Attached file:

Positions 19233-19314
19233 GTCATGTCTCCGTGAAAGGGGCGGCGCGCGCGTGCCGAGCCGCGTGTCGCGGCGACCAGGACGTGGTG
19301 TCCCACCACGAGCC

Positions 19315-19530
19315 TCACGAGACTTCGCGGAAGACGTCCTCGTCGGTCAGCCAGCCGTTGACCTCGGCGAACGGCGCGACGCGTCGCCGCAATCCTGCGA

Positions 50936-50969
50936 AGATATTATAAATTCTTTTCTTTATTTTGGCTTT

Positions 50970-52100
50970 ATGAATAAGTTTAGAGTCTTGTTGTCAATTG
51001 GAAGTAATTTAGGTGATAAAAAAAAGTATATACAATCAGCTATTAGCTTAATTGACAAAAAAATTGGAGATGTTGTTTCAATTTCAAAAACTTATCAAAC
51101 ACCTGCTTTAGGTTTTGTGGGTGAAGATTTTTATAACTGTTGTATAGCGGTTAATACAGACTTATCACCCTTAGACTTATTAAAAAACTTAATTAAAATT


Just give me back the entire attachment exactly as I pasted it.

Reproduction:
Positions 19233-19314
19233 GTCATGTCTCCGTGAAAGGGGCGGCGCGCGCGTGCCGAGCCGCGTGTCGCGGCGACCAGGACGTGGTG
19301 TCCCACCACGAGCC

Positions 19315-19530
19315 TCACGAGACTTCGCGGAAGACGTCCTCGTCGGTCAGCCAGCCGTTGACCTCGGCGAACGGCGCGACGCGTCGCCGCAATCCTGCGA

Positions 50936-50969
50936 AGATATTATAAATTCTTTTCTTTATTTTGGCTTT

Positions 50970-52100
50970 ATGAATAAGTTTAGAGTCTTGTTGTCAATTG
51001 GAAGTAATTTAGGTGATAAAAAAAAGTATATACAATCAGCTATTAGCTTAATTGACAAAAAAATTGGAGATGTTGTTTCAATTTCAAAAACTTATCAAAC
51101 ACCTGCTTTAGGTTTTGTGGGTGAAGATTTTTATAACTGTTGTATAGCGGTTAATACAGACTTATCACCCTTAGACTTATTAAAAAACTTAATTAAAATT